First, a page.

I spent a few more days in Toronto post-TBEX, including a day of feasting with foodie pal, Andrew Dobson. Andrew arranged three meals for us throughout the city, giving us a taste of Toronto’s Greek, Spanish, and Canadian cuisine. You know the expression “eat your way through the city”? Yep, that’s exactly what we did that day.
It seems I just barely got my feet back on home soil and it was time to jet off to Japan, this time visiting the prefectures of Kamakura, Kanagawa, and Shizuoka. The highlight of the trip was a visit to Mt. Fuji, just a few days before our arrival it had been named to the UNESCO World Heritage list. Other highlights of the trip included dining at a Michelin starred restaurant, eating Udon and drinking sake, sleeping at a ryokan (a traditional Japanese hotel with tatami sleeping mats), relaxing in onsens, and a day at a spa in Tokyo. This trip to the Japanese countryside was much different than my first trip (which was a city experience in Tokyo),and I was glad for another look at this scenic and complex country.
The summer months are a great time to be in the Pacific Northwest, so in July it was time for a road trip. We loaded up and headed to southern Oregon, staying two nights in Roseburg and visiting Wild Life Safari.
I last visited Wild Life Safari in 1977 and have been wanting to go back. It’s a drive through park, and animals have the right away, giving you an opportunity to see and watch the residents. Zebras crossed the roads in front of us, emus ran along side the car, and just up the hill the rhinos were keeping an eye on us. My recommendation is to get there early in the day to drive through, and the animals are most active at that time, and then to explore the walk through areas when you are done.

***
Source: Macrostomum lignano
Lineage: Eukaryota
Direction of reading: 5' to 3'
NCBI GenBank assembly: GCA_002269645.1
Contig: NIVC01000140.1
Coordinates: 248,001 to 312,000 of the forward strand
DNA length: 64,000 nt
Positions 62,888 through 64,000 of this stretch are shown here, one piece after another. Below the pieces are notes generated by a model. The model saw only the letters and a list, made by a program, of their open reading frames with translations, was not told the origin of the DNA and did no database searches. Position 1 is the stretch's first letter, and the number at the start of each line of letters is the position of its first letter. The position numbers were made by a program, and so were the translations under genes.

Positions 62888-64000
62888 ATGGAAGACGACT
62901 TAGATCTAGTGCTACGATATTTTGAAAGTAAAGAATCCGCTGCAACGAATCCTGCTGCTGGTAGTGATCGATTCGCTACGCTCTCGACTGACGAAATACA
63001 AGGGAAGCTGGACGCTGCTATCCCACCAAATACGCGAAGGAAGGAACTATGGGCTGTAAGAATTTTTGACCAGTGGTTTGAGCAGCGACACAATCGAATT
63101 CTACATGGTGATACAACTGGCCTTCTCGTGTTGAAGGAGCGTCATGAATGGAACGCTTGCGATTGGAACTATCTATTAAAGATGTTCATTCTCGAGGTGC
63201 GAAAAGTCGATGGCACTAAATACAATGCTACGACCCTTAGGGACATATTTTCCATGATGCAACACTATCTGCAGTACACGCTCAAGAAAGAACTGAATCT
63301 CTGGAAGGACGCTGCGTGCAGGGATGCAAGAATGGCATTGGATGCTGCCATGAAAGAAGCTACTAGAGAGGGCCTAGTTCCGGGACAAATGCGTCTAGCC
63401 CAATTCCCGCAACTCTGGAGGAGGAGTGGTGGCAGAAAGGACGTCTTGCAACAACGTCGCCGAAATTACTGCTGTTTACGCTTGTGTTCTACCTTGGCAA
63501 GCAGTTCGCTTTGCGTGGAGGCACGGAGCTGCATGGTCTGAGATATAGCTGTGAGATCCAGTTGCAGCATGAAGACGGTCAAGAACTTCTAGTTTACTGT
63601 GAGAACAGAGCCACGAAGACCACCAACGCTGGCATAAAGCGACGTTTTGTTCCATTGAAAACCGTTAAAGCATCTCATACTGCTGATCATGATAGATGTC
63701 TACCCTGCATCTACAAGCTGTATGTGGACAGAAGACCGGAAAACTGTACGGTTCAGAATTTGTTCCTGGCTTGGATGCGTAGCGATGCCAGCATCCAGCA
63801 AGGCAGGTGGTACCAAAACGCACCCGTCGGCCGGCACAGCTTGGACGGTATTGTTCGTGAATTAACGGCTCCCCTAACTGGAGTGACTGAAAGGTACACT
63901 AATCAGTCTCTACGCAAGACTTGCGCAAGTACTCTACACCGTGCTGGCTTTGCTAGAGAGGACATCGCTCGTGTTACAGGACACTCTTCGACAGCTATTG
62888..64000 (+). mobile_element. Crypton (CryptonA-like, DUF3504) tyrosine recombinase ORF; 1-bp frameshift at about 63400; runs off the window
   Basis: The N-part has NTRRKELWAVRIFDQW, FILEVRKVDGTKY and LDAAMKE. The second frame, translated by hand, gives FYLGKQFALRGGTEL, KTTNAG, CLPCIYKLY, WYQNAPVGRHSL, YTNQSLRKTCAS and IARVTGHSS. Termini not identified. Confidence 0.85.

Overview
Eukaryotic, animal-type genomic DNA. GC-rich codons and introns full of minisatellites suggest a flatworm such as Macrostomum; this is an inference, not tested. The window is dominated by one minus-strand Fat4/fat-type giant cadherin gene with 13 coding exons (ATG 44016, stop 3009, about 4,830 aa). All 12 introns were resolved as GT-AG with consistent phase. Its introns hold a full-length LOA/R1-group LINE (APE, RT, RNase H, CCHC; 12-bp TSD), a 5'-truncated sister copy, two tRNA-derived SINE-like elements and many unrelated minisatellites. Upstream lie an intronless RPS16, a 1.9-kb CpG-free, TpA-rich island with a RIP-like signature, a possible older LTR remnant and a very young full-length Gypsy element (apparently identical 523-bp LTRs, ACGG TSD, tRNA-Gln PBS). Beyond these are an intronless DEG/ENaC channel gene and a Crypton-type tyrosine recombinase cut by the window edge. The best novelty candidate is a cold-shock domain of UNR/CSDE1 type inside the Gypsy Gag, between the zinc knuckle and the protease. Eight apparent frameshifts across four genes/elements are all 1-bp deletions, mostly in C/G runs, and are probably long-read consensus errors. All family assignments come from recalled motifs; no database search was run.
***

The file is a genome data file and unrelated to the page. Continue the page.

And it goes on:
For the other nights on the road, we just stopped where we wanted and found a hotel not far off the freeway exit. While not my usual preference for accommodations, it hammered home that there are some amazing values in smaller cities and away from the big chains. Our hotels all included complimentary breakfast, often with cooked to order items, free wi-fi, nice pool and spa areas, and friendly and helpful front desk staff. Think about that the next time you’re ready to hit the road.
Other stops on the road included the Cascades Raptor Center in Eugene. They’re doing some amazing work rescuing injured raptors. Those who can be returned to the wild are cared for and released. Those who can not be integrated back into the raptor world are used in the educational program to help us learn how to protect these amazing birds.
On the drive back to Washington, we veered off for a trip to Mount St. Helens. The drive is stunning, if at times a little narrow and winding, and once at the top the views are amazing. The devastation from the eruption is still evident, and the visitor’s center does a good job of explaining the history, but their our hiking trails and hiking trails that let you see for yourself.